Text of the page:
More than 2 million people became homeless when civil war broke out in Rwanda in 1994. The office of the United Nations High Commissioner for Refugees (UNHCR) normally supplied plastic sheets and aluminum poles to be rigged as temporary shelters. Rwandan refugees would sell the aluminum poles and then proceed to cut down trees to use branches for structural support. Contributing to already critical deforestation, it was obvious that alternative materials had to be found. A low-cost alternative, paper tubes, was introduced. The proposal was adopted and development of prototype shelters began.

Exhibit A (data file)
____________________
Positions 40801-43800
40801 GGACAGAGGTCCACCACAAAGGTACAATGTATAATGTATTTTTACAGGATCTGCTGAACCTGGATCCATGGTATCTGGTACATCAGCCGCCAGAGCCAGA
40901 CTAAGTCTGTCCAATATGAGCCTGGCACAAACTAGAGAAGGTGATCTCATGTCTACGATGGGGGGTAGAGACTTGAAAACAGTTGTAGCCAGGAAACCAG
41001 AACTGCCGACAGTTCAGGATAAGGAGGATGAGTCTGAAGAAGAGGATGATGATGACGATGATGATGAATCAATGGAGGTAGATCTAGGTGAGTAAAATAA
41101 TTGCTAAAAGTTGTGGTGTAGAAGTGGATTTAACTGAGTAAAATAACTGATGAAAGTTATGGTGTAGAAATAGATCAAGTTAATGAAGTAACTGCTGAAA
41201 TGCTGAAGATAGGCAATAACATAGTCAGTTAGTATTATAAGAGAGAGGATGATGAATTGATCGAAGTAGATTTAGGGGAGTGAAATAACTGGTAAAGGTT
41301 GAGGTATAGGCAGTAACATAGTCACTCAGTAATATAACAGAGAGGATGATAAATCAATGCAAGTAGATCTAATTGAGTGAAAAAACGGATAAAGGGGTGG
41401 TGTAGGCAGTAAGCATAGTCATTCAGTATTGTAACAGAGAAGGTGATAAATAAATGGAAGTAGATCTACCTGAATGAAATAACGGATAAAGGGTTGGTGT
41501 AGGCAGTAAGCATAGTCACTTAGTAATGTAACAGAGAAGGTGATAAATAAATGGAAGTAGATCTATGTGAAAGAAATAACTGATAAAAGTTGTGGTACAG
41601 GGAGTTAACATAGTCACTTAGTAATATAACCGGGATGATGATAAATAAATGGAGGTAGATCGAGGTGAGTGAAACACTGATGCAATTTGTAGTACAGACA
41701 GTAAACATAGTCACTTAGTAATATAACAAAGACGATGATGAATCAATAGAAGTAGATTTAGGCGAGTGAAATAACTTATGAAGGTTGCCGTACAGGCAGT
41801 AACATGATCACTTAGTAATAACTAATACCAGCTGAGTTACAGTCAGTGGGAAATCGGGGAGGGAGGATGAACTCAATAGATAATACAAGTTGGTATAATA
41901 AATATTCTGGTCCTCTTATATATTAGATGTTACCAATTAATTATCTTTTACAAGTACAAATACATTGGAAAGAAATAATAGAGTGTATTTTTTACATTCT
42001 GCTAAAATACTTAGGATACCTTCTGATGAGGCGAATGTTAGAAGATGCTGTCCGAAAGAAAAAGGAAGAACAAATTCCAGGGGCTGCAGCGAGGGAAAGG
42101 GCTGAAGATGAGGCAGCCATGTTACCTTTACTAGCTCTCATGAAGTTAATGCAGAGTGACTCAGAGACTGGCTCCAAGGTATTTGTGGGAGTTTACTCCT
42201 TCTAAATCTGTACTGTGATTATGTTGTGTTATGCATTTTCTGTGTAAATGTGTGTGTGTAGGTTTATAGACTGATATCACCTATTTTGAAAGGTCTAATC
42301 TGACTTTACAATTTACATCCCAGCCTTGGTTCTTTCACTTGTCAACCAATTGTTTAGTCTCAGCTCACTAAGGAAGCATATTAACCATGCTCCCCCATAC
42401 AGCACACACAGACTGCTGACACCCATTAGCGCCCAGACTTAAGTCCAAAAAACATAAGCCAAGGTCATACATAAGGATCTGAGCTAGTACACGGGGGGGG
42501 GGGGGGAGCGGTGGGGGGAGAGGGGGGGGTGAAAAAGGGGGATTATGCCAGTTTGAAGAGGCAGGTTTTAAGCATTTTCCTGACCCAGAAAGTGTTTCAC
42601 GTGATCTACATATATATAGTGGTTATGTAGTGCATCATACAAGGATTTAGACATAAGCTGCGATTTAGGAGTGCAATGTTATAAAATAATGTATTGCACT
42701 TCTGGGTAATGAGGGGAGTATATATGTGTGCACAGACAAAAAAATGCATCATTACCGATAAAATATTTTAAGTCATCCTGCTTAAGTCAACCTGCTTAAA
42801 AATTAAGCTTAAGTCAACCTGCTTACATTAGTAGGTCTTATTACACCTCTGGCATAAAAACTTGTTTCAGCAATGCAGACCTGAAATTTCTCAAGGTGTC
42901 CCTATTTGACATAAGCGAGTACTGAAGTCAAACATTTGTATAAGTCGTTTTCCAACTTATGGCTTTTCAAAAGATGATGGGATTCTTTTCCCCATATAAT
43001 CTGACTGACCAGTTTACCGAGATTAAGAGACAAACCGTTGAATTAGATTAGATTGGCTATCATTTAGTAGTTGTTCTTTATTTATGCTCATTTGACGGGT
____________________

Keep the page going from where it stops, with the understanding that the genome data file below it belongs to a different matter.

Three prototype shelters were designed and tested for durability, assessed for cost and termite-resistance. Since paper tubes can be manufactured cheaply and by small and simple machinery, the potential to produce the materials on-site to reduce transportation costs. In 1998, fifty emergency shelters were constructed in Rwanda and monitored to evaluate the system in practical use.